Muslims in Italy
There are 500,000 Muslim immigrants currently resident in Italy, making up 1% of the total population.
Most of the Muslims in Italy were born in Morocco, Albania, Tunisia, Senegal and Egypt.
25,000 Italian citizens have converted to Islam.
719,000 Muslims are resident in Italy.
In Europe: there are 9,500,000 Muslims throughout Europe, for a total 2.6 % of the population. With 3.5 million in France (5.9% of the population) and 2.2 million in Germany.
There are an estimated 1,200,000,000 people of Muslim origin or culture throughout the world. According to USA Department of State figures no more than 5% of all Muslims are fundamentalists.
The many faces of Islam
There are at least 10 main branches of Islam in practice in Italy. Islam is a pluralist religion which is based on the relationship between the believer and God (Allah). There are no clergy or central religious authorities in Islam.
What Italy's Muslims think
59.7% of Muslim immigrants think women should be allowed to choose whether to wear a veil or not.
30% of Muslims interviewed in Italy are non-practising or lay, with only 50% of Muslims regularly attending a place of worship.
1.5% of Muslim immigrants have more than one wife. Polygamy is tolerated but not encouraged in Islam.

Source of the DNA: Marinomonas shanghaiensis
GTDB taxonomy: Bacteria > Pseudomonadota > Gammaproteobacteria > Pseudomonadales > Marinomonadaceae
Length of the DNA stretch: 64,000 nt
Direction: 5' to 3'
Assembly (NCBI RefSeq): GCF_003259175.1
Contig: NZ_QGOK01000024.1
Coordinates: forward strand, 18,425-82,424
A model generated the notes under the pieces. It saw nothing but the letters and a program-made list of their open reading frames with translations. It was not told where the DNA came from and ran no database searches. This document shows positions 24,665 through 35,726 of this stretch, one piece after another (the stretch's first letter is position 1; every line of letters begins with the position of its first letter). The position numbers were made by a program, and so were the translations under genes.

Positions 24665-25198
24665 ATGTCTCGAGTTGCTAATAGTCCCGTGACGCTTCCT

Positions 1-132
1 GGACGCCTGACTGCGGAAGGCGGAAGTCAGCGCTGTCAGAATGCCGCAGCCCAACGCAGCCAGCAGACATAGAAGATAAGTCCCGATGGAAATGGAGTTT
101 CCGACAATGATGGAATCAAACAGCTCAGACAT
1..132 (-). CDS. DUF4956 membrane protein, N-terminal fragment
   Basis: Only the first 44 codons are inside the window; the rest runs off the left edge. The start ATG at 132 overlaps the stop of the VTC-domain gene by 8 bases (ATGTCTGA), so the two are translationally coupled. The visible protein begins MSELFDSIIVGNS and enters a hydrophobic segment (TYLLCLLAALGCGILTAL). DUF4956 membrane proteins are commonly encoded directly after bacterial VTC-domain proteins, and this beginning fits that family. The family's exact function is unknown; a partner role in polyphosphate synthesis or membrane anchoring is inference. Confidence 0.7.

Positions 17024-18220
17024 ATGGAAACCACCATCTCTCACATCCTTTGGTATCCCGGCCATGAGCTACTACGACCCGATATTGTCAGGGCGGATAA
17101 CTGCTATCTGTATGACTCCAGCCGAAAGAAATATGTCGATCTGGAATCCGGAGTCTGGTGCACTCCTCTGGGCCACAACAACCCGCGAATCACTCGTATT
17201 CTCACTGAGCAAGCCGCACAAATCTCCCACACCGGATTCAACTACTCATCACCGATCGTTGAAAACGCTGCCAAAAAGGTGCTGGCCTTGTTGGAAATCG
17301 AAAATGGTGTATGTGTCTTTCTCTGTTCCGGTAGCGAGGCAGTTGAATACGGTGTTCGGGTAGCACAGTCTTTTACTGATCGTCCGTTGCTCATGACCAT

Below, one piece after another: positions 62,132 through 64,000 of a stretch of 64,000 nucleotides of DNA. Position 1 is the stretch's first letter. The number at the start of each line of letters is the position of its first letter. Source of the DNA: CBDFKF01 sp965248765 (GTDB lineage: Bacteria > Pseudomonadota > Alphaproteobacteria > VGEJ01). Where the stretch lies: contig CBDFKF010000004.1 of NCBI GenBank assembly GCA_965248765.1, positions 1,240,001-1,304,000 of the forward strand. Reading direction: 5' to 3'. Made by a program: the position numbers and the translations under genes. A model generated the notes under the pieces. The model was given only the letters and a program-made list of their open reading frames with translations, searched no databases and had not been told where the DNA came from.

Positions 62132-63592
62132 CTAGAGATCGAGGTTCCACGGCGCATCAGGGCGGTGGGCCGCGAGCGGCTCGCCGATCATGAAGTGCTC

There are 214 Islamic places of worship, mainly in Northern Italy (60.7%). They are mostly humble unimposing structures.
Only 3 of these are large mosques.
In 1980 Italy's first mosque was officially opened in Catania (Sicily) thanks to Libyan backing.
In 1988 Al Rahaman Mosque was opened in Segrate (Milan) by Muslim immigrants and converts.
In 1995 Europe's largest mosque was opened in Monte Antenne in Rome. Building was largely financed by Saudi Arabia.
According to Article 8 of the Italian Constitution all religions and creeds have the right to be freely practised. All relations between religion and State are governed by law based on agreements between representatives of the religion and the Italian state.
The Italian State has reached formal agreements with 10 religions which include Catholicism but not Islam. This means that in most parts of Italy it is forbidden to use the Islamic burial ritual when someone dies.
From: R. Gritti, M. Allam, "Islam, Italia", Guerini e Associati, May 2001